Blockchain: The Solution to Ticket Fraud

By Kaitlyn Bello

The secondary entertainment ticket sales market is saturated with fraud and price inflation.[1]  Fans that wish to attend concerts or sporting events can have a difficult time acquiring tickets for these popular events.[2]  If a fan is unable to purchase a ticket during the primary sale, their only option is to purchase a ticket from the secondary market.[3]  This is a challenging task because purchasers have to trust that the tickets they are purchasing are not counterfeit. [4]  In a study conducted by Aventus, a blockchain platform for ticket sales, it was determined that 72% of concertgoers would attend more events if online ticket sales were more secure.[5]  During the 2018 NBA Western Conference Finals, eighty-six fans were denied entrance to the game because the tickets they had purchased on StubHub were counterfeit.[6]  Although these fans got their money back, that is not always the case.[7]  More importantly, even if the fan did get their money back, they lost the opportunity to attend Game 7 of the NBA Western Conference Finals. [8]

Companies like Aventus are now creating platforms to sell tickets on the blockchain which will eliminate price inflation and counterfeit ticket sales. [9]   The blockchain is “an electronic distributed ledger or list of entries . . . that is maintained by various participants in a network of computers.” [10]   Blockchains are decentralized systems that “use cryptography to process and verify transactions on the ledger, providing comfort to users and potential users of the blockchain that entries are secure.”[11]  Since blockchains are secure, fans may purchase tickets on the blockchain without any concern that the ticket is counterfeit or that the price of the ticket will increase. [12]

Blockchain technology may be the solution to ticket fraud because event organizers will use smart contracts to control ticket sales.[13]  This will reduce price inflation because all the tickets will be controlled in one place, the immutable ledger. [14]  This is different from the secondary online ticket market because all available tickets will be on the same blockchain as oppose to consumers searching different websites to find tickets for an event.[15]  Unlike the primary ticket market, the secondary ticket market does not have a central location listing all available tickets and sellers often list the same tickets on multiple sites, which means multiple fans can purchase the exact same ticket. [16]  In the secondary market, fans have to check a variety of different websites to find all the available tickets and search for the lowest prices while making sure they are purchasing a legitimate ticket.[17]  Fans will feel more comfortable buying tickets to events without having to worry about missing the event or losing money because they purchased a counterfeit ticket.[18]  Companies like Ticketmaster have realized the issue with secondary ticket sales and have decided to use blockchain technology to solve the problem. [19]  Ticketmaster has recently acquired “UPGRADED”, a blockchain ticket sales startup, to facilitate ticket sales on the blockchain.[20]  Ticketmaster believes blockchain technology will reduce the uncertainty consumers have when they purchase tickets in the secondary market. [21]  Blockchain ticket barcodes will reduce fraud because they are encrypted, unlike traditional ticket barcodes that can easily be duplicated.[22]  Ticketmaster will be using blockchain technology in hopes of protecting consumers from ticket fraud and price inflation. [23]   Hopefully all event organizers follow Ticketmaster’s footsteps and begin selling tickets on the blockchain where ticket sales are more secure and controlled.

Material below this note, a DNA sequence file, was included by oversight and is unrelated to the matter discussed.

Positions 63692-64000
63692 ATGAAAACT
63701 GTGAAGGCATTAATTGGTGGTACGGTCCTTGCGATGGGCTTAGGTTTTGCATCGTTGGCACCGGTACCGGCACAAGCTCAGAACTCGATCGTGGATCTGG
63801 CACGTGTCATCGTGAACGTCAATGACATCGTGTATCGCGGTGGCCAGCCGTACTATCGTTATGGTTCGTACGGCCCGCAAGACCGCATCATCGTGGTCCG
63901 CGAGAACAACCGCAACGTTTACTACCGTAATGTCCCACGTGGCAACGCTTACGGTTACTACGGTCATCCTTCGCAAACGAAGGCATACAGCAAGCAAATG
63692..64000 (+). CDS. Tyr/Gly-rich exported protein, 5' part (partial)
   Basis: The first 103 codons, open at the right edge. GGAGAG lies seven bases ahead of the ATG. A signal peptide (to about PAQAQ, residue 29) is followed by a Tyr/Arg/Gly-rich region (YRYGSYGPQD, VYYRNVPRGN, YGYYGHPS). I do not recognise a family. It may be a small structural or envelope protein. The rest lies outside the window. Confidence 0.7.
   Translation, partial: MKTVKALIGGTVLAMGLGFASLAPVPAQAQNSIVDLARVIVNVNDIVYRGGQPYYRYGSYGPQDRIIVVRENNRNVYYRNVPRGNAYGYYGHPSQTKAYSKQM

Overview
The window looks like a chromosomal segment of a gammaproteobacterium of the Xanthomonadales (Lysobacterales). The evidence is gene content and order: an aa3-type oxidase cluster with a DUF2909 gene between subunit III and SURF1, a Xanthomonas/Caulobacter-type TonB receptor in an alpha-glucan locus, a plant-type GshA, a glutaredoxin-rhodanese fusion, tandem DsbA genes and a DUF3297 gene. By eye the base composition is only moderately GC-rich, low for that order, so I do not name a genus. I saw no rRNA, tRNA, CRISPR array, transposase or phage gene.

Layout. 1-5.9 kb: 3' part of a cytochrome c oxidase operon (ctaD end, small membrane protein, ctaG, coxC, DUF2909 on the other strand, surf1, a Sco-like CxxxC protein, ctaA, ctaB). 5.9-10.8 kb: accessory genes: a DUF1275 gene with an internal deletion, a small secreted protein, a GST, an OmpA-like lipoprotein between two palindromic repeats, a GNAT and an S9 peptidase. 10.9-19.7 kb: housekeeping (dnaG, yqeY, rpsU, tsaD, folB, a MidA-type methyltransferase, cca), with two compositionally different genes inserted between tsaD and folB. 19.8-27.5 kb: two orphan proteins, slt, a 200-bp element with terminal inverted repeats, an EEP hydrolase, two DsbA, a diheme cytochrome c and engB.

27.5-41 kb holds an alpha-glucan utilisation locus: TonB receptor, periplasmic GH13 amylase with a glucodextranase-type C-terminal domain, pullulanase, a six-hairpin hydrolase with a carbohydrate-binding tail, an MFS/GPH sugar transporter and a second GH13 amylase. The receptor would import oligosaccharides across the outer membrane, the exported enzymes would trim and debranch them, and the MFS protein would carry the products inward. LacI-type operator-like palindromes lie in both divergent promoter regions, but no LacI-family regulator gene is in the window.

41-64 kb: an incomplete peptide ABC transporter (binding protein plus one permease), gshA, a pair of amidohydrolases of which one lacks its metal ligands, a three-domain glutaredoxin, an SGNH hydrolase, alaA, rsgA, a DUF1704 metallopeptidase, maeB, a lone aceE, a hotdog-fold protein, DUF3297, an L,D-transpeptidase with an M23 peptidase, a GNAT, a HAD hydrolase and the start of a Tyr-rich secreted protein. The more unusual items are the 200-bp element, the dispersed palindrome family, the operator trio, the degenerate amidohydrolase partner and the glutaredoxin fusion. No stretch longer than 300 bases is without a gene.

[1] See generally, Council of Better Business Bureaus, BBB Tip: Buying Tickets, BBB (Oct. 3, 2018), (listing tips for consumers purchasing tickets for sporting events on the internet).

[2] See Anupam Varshney, Why Ticketing Industry Needs Blockchain, Coin Telegraph (Sept. 28, 2017),

[3] See Carmen Reinicke, What to Consider Before Buying a Concert Ticket from a Stranger, CNBC (Aug.  3, 2018), (describing ways consumers can protect themselves before becoming a victim to ticket fraud).

[4] See id.

[5] Aventus Protocol Foundation, 72% of Concert-Goers Would Attend More Events if Purchasing Tickets Online Felt More Secure, Aventus (Sept. 13, 2017),

[6] Susan Adams, A Tech Startup Wants to Use Blockchain to Make Event Tickets Fraud-Proof (And to Sell More Stuff), Forbes (June 15, 2017),

[7] Id.

[8] Id.

[9] Aventus Protocol Foundation, supra note 5.

[10] U.S. Securities and Exchange Commission, Investor BulletinInitial Coin Offerings, (July 25, 2017),

[11] Id.

[12] Aventus Protocol Foundation, supra note 5.

[13] See Della Bezelânskaâ, How Blockchain Can Change the Ticketing Industry, Medium (Sept. 11, 2017),

[14] See id.

[15] See id.

[16] See Jason Robert Trikakis, Problems in Event Ticketing According to HelloSugoi, Medium (Jan. 17, 2018),

[17] Reinicke, supra note 3.

[18] Aventus Protocol Foundation, supra note 5.

[19] Simorin Pinto, Ticketmaster Acquires Blockchain Startup to Secure Ticket Sales, Innovation Enterprise, (last visited Oct. 22, 2018).

[20] See id.

[21] See id.

[22] See Omar Faridi, Ticketmaster Acquires Blockchain Startup Upgraded to Help Prevent Ticket Fraud, Crypto Globe (Oct. 19, 2018),

[23] Id.

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